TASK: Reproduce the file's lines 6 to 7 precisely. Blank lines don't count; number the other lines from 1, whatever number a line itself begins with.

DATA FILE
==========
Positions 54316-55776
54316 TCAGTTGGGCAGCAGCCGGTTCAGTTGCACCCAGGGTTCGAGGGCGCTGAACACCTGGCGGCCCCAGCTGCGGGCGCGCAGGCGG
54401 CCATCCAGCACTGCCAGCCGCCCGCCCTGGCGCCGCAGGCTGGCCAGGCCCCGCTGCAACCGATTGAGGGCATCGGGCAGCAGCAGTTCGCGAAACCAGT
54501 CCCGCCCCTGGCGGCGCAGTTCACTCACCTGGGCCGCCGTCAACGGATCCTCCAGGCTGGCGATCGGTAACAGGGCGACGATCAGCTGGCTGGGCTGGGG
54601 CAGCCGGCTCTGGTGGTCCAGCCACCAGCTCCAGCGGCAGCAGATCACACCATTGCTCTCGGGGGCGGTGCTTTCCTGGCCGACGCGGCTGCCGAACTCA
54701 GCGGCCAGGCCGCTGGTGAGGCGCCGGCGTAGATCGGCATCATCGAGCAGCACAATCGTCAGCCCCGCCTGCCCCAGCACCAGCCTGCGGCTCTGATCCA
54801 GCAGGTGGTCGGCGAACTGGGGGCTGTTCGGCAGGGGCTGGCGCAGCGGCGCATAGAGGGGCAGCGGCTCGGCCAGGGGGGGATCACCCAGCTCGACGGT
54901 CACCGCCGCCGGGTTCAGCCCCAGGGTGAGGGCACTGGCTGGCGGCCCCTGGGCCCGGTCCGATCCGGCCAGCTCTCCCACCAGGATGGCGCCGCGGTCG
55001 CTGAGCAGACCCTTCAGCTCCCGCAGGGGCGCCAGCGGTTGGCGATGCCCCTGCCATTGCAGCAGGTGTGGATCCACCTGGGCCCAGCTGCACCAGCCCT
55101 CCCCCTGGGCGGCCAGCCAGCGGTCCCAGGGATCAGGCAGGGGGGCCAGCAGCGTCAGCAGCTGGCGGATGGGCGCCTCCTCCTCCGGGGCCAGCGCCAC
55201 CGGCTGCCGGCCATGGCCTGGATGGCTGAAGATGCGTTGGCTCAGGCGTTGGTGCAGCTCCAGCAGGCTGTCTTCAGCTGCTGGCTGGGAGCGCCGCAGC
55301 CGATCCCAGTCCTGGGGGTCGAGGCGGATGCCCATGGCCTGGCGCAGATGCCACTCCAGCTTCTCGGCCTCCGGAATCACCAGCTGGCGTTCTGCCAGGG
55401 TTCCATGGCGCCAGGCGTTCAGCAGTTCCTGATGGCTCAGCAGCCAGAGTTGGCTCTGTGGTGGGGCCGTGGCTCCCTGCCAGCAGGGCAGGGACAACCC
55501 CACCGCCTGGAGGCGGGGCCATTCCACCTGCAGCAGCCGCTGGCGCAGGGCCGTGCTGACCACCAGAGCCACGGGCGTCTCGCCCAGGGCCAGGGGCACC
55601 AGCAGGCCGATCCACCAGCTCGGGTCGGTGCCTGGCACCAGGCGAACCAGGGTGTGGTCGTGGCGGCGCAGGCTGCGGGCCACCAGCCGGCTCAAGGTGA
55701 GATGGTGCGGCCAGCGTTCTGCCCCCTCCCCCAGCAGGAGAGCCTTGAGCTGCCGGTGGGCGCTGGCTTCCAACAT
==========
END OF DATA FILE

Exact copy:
54701 GCGGCCAGGCCGCTGGTGAGGCGCCGGCGTAGATCGGCATCATCGAGCAGCACAATCGTCAGCCCCGCCTGCCCCAGCACCAGCCTGCGGCTCTGATCCA
54801 GCAGGTGGTCGGCGAACTGGGGGCTGTTCGGCAGGGGCTGGCGCAGCGGCGCATAGAGGGGCAGCGGCTCGGCCAGGGGGGGATCACCCAGCTCGACGGT